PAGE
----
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Thursday, June 21, 2018
LISBON, Dec 22 2011 (IPS) - The most far-reaching programme of privatisation of state enterprises in the history of Portugal kicked off Thursday with the sale of almost all of the state’s shares in the Energias de Portugal (EDP) utility to China’s Three Gorges Corp.
The Chinese company paid 3.5 billion dollars for a 21 percent stake, beating out Germany’s E.ON and Brazil’s Eletrobras and Cemeg, and making it the largest shareholder. The state was left with less than four percent of the shares in the power company.
Three Gorges’ victory in the bidding for EDP will open Portugal’s doors to Chinese financial institutions, making more credit available in Portugal, as the giant Chinese corporation promised Lisbon.
The privatisation of public enterprises is one of the conditions Portugal agreed to under the 110 billion dollar bailout agreed in May.
The government of conservative Prime Minister Pedro Passos Coelho has thus begun to sell off state assets under the austerity programme agreed with the “troika” of international creditors: the EU, the European Central Bank, and the International Monetary Fund.
Besides the massive privatisation plan, the bailout package signed by the government of then socialist prime minister José Socrates and the right, which took power a month later, was conditional on austerity measures like a more flexible labour market making it cheaper and easier to fire workers, major spending cuts, a freeze on wages and pensions, tax hikes, cuts in unemployment benefits and income tax benefits and deductions, and an increase in the value-added tax.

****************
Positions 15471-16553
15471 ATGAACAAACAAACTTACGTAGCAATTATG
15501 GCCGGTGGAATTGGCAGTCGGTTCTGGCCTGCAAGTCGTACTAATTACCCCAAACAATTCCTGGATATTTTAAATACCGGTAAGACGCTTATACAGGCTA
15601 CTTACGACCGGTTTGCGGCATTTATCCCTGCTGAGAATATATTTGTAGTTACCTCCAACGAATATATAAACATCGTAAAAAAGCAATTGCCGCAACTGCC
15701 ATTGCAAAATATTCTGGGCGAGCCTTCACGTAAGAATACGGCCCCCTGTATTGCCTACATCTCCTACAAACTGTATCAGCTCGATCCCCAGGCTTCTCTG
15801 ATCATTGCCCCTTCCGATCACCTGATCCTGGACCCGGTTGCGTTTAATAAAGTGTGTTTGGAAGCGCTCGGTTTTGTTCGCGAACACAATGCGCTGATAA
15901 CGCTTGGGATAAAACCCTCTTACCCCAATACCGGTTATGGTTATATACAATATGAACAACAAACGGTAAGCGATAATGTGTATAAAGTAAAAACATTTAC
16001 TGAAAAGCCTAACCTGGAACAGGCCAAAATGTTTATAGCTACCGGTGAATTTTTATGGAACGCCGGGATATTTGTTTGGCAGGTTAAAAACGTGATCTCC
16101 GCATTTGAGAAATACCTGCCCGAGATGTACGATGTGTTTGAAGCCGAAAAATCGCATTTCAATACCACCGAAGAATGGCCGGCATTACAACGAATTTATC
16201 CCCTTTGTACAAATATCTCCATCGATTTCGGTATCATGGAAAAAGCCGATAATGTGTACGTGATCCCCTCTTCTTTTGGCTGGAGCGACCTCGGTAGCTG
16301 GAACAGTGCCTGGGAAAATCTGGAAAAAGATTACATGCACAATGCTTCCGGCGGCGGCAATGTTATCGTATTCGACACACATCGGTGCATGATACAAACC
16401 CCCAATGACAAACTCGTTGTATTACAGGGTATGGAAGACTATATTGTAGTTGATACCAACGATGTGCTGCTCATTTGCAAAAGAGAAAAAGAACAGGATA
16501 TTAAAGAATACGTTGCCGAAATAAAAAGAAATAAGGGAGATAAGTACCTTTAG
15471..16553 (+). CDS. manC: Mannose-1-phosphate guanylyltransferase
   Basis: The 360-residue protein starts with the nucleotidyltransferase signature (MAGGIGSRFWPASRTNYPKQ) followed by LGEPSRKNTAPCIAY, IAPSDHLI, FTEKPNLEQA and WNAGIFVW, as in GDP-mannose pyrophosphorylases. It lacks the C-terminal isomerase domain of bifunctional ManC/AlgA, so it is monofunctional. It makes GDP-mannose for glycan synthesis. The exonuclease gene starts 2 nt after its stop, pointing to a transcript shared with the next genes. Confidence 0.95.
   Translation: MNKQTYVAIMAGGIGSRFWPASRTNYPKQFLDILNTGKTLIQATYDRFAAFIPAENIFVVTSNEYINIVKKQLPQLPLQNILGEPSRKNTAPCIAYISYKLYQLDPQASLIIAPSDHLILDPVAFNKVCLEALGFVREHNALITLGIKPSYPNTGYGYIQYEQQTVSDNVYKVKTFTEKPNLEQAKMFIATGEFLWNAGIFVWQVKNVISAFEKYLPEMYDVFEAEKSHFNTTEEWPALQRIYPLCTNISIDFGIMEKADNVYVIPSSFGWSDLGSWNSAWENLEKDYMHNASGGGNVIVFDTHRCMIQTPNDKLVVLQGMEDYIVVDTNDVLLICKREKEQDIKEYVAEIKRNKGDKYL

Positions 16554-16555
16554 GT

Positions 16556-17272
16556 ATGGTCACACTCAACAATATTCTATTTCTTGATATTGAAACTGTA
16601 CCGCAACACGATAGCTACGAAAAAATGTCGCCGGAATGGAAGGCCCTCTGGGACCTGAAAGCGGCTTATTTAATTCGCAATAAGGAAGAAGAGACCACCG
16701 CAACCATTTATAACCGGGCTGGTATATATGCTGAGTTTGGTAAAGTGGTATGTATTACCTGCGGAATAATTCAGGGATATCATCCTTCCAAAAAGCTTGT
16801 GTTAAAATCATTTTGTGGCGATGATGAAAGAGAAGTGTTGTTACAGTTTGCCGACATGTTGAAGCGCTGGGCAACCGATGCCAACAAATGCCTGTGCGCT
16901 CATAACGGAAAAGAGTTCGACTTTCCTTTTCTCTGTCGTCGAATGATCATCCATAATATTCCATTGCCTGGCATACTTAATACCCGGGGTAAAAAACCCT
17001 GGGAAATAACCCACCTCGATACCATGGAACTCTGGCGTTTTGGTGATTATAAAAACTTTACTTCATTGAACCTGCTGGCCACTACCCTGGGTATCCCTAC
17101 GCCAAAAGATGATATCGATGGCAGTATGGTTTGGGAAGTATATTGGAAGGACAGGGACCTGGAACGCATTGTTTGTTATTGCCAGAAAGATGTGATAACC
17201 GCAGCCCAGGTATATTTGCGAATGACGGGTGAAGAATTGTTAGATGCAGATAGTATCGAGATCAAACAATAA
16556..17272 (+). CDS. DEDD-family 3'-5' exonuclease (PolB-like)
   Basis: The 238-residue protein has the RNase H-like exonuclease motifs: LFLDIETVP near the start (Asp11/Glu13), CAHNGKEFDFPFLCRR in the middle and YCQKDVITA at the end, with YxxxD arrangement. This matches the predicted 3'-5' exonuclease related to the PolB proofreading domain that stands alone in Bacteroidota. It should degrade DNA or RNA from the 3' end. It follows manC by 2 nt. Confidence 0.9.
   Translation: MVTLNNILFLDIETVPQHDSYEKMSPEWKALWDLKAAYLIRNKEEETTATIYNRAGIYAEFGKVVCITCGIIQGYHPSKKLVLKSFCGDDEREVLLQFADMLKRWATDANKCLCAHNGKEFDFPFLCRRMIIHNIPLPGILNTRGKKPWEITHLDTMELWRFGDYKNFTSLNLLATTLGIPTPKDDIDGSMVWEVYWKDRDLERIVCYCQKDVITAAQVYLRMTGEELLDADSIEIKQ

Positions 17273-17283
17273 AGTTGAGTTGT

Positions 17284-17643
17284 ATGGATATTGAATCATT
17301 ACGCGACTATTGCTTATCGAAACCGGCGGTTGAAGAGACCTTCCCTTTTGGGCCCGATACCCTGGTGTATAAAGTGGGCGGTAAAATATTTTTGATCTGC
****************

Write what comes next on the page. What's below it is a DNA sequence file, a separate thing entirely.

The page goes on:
Besides selling off the state’s remaining shares in EDP, a company that brings in major profits, the government must privatise the highly lucrative national airport authority – Aeroportos de Portugal (ANA) – and is to complete the sale of Transportes Aéreos Portugueses (TAP) – the national airline – by the end of 2012.
The IMF, EU and ECB are more flexible with respect to the deadline for the sale of the state’s shares in the GALP oil company and in the Red Eléctrica Nacional (REN) power-grid company, agreeing that they can be sold off “when market conditions improve.”
But according to the established timeframe, the government must begin privatising the national postal service, CTT, in the second half of 2012, and should complete the process by early 2013.
The Portuguese news agency Lusa quoted Tuesday from the revised memorandum of understanding with the “troika”, which refers to “plans for the partial sale of Rádio e Televisão de Portugal (RTP) and Aguas de Portugal (the water company), and for the sale of concessions in public transport from Lisbon to Porto, after the restructuring of companies in those cities has been completed.”
Parpública, Portugal’s holding company for state-owned enterprises, will begin to be dismantled in 2013, when the government is to have completed most of the privatisations, according to the new version of the memorandum of understanding.